Smart Grid Plan to Add 2,400 Chicago Jobs - NBC Chicago
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Smart Grid Plan to Add 2,400 Chicago Jobs



    Mayor Rahm Emanuel and ComEd execs announced the $1.1 billion Smart Grid changeover would bring 2,400 jobs to Chicago, including 350-400 this year. (Published Wednesday, Jan. 4, 2012)

    What Gov. Pat Quinn once hated, Mayor Rahm Emanuel is loving.

    Commonwealth Edison's once-controversial Smart Grid plan is expected to bring 2,400 jobs to Chicago, including 350-400 this year, Emanuel announced Wednesday alongside ComEd execs.

    The plan to modernize Illinois' power grid was a touchy one last year for Quinn, who vetoed the proposal in September because it would raise utility rates.

    "We're the government of the people, and I don't think people are for this," Quinn said at the time. "I want to make it clear to the public that they should not be gouged ... by something they don't feel is providing better service."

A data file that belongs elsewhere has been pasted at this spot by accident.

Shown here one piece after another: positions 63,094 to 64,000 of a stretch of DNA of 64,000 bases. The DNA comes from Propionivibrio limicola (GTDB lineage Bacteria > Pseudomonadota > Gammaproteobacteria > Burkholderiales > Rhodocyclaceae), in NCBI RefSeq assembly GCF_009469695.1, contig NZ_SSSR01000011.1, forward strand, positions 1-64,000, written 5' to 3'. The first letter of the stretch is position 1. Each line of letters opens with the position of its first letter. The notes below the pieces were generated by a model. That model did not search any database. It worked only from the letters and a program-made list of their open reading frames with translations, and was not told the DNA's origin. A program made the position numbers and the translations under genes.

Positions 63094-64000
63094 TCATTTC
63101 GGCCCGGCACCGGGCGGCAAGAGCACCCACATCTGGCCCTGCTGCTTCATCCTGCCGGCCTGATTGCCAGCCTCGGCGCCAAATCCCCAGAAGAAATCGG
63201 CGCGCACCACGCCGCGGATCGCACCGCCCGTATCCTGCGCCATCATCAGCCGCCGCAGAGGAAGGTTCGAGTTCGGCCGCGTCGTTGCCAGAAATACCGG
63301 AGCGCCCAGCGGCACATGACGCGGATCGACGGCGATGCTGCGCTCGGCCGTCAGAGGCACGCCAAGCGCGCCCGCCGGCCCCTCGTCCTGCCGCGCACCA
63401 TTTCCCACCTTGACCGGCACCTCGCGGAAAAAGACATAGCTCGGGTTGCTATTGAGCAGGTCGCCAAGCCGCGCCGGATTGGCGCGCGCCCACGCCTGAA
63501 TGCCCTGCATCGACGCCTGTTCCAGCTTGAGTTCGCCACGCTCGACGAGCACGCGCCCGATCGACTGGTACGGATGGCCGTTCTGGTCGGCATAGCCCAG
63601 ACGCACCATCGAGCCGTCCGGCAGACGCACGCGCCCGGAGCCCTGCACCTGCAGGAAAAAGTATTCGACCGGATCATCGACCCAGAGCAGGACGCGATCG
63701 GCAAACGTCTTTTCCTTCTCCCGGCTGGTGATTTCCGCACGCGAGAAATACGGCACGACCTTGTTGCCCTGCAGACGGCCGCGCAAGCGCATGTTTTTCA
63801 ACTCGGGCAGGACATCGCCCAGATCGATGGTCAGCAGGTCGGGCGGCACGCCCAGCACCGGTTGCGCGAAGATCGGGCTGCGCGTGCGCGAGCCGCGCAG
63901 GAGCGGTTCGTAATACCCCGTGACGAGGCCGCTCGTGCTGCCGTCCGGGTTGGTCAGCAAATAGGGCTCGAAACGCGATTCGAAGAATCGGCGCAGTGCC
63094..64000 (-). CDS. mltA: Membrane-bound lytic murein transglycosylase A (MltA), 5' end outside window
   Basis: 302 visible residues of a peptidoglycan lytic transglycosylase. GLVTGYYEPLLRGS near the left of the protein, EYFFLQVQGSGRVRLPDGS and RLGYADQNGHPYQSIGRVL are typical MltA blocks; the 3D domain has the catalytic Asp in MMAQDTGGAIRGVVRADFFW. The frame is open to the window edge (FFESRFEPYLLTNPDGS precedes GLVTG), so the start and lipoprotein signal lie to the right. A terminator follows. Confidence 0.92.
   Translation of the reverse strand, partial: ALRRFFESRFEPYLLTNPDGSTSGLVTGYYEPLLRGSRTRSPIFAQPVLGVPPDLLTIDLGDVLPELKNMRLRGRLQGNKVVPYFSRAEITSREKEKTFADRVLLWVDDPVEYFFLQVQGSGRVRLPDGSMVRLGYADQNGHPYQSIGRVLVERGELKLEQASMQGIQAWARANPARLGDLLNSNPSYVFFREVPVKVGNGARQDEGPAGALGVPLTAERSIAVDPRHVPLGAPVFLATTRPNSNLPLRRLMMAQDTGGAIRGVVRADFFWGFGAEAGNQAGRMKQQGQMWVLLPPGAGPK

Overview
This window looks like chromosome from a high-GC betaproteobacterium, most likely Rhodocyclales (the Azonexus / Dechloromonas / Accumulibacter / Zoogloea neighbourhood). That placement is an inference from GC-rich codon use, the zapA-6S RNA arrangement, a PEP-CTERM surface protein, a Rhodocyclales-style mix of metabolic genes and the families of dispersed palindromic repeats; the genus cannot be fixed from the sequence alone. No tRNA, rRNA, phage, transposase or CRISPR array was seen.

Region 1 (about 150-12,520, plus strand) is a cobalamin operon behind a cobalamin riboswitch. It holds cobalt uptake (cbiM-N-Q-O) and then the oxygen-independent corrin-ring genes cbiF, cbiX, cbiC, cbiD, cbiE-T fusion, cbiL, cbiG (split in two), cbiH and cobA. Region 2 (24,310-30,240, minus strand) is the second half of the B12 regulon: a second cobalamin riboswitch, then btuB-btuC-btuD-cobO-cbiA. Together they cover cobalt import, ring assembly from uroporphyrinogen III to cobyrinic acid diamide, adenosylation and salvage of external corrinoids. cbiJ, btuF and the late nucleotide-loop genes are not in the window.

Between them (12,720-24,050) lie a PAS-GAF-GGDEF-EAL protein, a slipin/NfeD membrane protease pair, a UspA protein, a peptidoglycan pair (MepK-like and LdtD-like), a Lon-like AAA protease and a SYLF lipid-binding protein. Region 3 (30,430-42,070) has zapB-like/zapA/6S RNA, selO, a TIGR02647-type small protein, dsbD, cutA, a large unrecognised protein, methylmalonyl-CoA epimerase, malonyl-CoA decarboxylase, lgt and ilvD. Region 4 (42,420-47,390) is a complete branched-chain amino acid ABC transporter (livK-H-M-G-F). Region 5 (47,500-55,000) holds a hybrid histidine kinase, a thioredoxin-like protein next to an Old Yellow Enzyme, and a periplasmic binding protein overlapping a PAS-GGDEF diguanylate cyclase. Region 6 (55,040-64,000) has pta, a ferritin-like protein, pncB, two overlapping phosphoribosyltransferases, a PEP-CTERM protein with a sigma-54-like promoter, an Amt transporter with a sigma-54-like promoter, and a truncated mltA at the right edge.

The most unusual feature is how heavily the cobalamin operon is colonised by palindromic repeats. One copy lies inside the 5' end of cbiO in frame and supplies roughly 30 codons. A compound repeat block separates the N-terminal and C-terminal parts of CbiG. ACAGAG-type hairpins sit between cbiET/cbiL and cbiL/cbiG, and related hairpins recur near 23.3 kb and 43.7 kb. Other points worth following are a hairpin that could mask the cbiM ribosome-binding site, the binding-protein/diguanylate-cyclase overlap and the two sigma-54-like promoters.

Quinn Disses "Smart Grid" Bill

    [CHI] Quinn Disses "Smart Grid" Bill
    As supporters try to override his veto, Gov. Pat Quinn says there's "no way to put perfume on this skunk."
    (Published Tuesday, Oct. 25, 2011)

    In the end, Quinn recently approved tweaks to the legislation, and a $2.6 billion electric system infrastructure investment plan begins this year.

    Emanuel sees it as a huge opportunity for Chicago.

    “We’re modernizing Chicago’s electric infrastructure and building a Smart Grid that will bring significant economic opportunity for the City," Emanuel said, "adding jobs and creating new facilities that will train Chicagoans to contribute to Chicago’s growing green economy and help Chicago families save money on electricity."

    Quinn Vetoes ComEd Rate Hike

    [CHI] Quinn Vetoes ComEd Rate Hike
    Sept. 12, 2011: Gov. Pat Quinn on Monday answered Commonwealth Edison's proposed smart-grid legislation with a firm veto stamp.
    (Published Monday, Sept. 12, 2011)

    The jobs, he said, will be wide-ranging and in the end, the plan will help residents save money, he said.